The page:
Until this past spring, Indiana was one of I believe just two states in the US that did not adhere to daylight savings time. Technically we lived all year on Eastern Standard Time, though the fact that most of the rest of the country set its clocks ahead by one hour in the spring meant that we effectively lived in two time zones. From early April to the end of October our clocks were the same as those who adhered to Central Daylight Time (most of our proximate westerly neighbors), and from early November to the end of March our clocks were the same as those who adhered to Eastern Standard Time (most of our easterly neighbors). What resulted was utter chaos and confusion, less for those of us living in Indiana than for friends and loved ones who lived elsewhere. I wish I had a dollar for the number of times someone left a message on my answering machine to the effect of, "Hi, it's me. It's 2:00 here in New York, which means it's, uh, what time is it in Indiana...?"

Well, as it turns out, our current Governor, Mitch Daniels, wanted to settle the Indiana time zone issue once and for all. After much wrangling, this past spring Indiana finally decided to abide by daylight savings time. I gather that a few border counties opted out, but for the most part Indiana is now eastern time zone. What's resulted is still more chaos and confusion, but this time those of us living in Indiana are the ones most directly affected.

The crux of the matter is, some folks here resent, make an excuse of, or simply don't understand the concept of daylight savings time. Not long after our first "spring ahead" time change, Indiana was inundated with destructive thunderstorms and tornadoes. A student of mine told me that a radio DJ blamed the storms on the fact that we now had an extra hour of daylight, which must be heating the earth more than usual. No kidding. Later, as summer approached, my town, Bloomington, experienced something of a minor crime wave. The culprit? Daylight savings time, giving criminals more sun by which to perpetrate their dastardly deeds. (What self respecting criminal works by daylight?) And finally, as I was watching ABC's election returns coverage on Tuesday night, the anchor blamed the loss of three Republican congressional seats here to--you guessed it--Republican Mitch Daniels' drive to get Indiana to adhere to daylight savings time.

So, if you ever find yourself in Indiana and in trouble, you know the drill. Blame it on daylight savings time. Don't laugh. It probably will work.

Monday, November 06, 2006

Dee, me, & the PMRC

First of all, if you're living in the United States, vote tomorrow. That's what's really important.

Now on to matters at hand. I was watching one of those "totally 80s" countdown shows on VH1 the other day, when I heard the Twisted Sister anthem, "We're Not Gonna Take It," start blaring. It was such a blast from the past, especially seeing lead singer Dee Snider all decked out in the band's drag-show-gone-wrong regalia. I never was much of a Twisted Sister fan myself, though several of my friends had a penchant for drawing the band's "TS" logo all over their notebooks when we were in junior high. Even so, there's something so wonderfully anti-establishment about "We're Not Gonna Take It" that it always manages to put a smile on my face.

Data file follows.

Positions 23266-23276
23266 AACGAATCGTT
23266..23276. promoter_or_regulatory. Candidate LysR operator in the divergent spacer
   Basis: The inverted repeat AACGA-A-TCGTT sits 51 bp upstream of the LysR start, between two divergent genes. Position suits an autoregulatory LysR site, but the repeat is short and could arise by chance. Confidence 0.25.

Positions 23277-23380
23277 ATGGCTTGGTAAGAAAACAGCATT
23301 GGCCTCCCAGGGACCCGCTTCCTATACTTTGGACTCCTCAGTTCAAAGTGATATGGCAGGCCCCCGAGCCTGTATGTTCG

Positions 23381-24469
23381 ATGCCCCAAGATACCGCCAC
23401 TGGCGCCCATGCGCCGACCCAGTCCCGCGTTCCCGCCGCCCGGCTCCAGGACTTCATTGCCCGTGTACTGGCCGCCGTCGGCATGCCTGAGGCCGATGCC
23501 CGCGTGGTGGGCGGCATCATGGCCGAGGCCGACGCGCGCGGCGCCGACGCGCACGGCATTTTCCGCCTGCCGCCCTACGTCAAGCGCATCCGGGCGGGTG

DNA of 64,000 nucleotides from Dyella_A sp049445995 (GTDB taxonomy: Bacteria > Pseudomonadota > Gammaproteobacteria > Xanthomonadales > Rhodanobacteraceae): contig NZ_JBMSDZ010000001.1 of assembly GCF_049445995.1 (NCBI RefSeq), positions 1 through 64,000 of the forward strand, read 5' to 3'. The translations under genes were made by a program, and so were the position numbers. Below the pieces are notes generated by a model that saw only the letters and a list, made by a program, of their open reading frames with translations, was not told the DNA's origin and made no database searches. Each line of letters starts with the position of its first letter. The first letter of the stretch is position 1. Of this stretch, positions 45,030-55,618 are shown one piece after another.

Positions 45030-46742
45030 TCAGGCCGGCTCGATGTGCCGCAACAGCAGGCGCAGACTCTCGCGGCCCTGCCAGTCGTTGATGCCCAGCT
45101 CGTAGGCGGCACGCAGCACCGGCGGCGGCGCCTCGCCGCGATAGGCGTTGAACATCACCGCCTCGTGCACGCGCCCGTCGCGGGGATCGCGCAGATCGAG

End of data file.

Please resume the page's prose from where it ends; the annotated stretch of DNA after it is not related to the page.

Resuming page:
Or so I thought. The "We're Not Gonna Take It" clip also included a "where are they now?" segment, which focused mostly on the comings and goings of Dee Snider since the heyday of Twisted Sister. Evidently--and perhaps this is news only to me, since I live in Indiana--he's a staunch Republican who's campaigned for Arnold "the Govinator" Schwarzenegger and other Republican candidates. I was shocked to hear this, not only because of the song's message (and here I'm reminded of the adage, "the politics of media texts aren't inscribed in media texts..."), but also because of Snider's resistance to the Parent's Music Resource Center or PMRC. For those of you who don't remember, the PMRC was founded in the mid-1980s by spouses of prominent US senators (then-Senator Al Gore's partner, Tipper, chief among them) who campaigned to censor "explicit" music. One of the more intriguing moments that I can recall from my adolescence is seeing images of Dee Snider emerging from the US Capitol after testifying on behalf of musicians opposed to the PMRC. Talk about dissonance.

I suppose it was naive of me to assume that Snider's resistance to media censorship would carry over into a more general, left-leaning politics. Beyond that, I'm also reminded of the fact that the PMRC was composed of both Republicans and Democrats, so I guess there should have been no reason for me to assume that Snider would have been a Democrat, anyway. I guess that all just goes to show how formal governmental politics and the politics of culture aren't always commensurable and how, conversely, they sometimes make strange bedfellows.